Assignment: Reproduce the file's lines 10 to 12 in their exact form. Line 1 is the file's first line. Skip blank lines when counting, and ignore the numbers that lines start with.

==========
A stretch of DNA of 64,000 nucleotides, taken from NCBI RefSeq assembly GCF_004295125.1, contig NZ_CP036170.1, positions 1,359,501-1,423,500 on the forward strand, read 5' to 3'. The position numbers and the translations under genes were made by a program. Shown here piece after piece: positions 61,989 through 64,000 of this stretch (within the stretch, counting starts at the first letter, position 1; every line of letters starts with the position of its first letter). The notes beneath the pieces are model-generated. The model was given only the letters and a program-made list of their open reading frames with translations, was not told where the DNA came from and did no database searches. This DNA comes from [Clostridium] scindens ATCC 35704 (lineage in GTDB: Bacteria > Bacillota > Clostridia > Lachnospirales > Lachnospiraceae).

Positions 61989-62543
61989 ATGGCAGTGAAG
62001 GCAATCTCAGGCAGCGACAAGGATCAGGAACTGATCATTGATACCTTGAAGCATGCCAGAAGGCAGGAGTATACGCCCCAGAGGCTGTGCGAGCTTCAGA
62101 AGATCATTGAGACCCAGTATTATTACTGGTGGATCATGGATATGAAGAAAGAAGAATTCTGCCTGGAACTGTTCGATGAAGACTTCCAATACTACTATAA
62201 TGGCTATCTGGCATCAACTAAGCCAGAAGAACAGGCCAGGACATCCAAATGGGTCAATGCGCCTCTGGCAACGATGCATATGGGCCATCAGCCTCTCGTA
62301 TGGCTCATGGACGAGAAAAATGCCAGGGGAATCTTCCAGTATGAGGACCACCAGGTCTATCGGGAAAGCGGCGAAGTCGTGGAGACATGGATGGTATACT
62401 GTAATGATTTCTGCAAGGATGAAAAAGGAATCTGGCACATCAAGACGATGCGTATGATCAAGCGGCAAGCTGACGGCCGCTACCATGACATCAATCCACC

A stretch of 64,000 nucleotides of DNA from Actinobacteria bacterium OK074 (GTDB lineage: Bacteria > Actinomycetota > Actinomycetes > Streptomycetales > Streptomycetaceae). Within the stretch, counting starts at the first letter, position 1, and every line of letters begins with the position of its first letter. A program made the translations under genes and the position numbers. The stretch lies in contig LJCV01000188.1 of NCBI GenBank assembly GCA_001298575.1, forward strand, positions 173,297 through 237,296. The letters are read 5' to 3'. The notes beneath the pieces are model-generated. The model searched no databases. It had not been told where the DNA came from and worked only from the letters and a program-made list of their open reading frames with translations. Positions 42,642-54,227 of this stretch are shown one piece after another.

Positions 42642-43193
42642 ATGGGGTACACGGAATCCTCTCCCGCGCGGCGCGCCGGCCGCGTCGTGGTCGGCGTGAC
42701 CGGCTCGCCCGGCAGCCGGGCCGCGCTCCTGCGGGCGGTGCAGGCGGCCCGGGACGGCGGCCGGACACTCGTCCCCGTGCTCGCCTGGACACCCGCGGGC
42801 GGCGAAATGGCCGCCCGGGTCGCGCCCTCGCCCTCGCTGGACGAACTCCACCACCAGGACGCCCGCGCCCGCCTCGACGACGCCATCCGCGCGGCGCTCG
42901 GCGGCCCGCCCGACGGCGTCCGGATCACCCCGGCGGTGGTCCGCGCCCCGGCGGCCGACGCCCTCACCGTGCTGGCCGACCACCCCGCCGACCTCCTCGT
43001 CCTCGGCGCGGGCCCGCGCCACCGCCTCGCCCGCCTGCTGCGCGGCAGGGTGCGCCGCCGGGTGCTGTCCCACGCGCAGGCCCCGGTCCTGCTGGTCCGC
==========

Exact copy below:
Positions 42642-43193
42642 ATGGGGTACACGGAATCCTCTCCCGCGCGGCGCGCCGGCCGCGTCGTGGTCGGCGTGAC
42701 CGGCTCGCCCGGCAGCCGGGCCGCGCTCCTGCGGGCGGTGCAGGCGGCCCGGGACGGCGGCCGGACACTCGTCCCCGTGCTCGCCTGGACACCCGCGGGC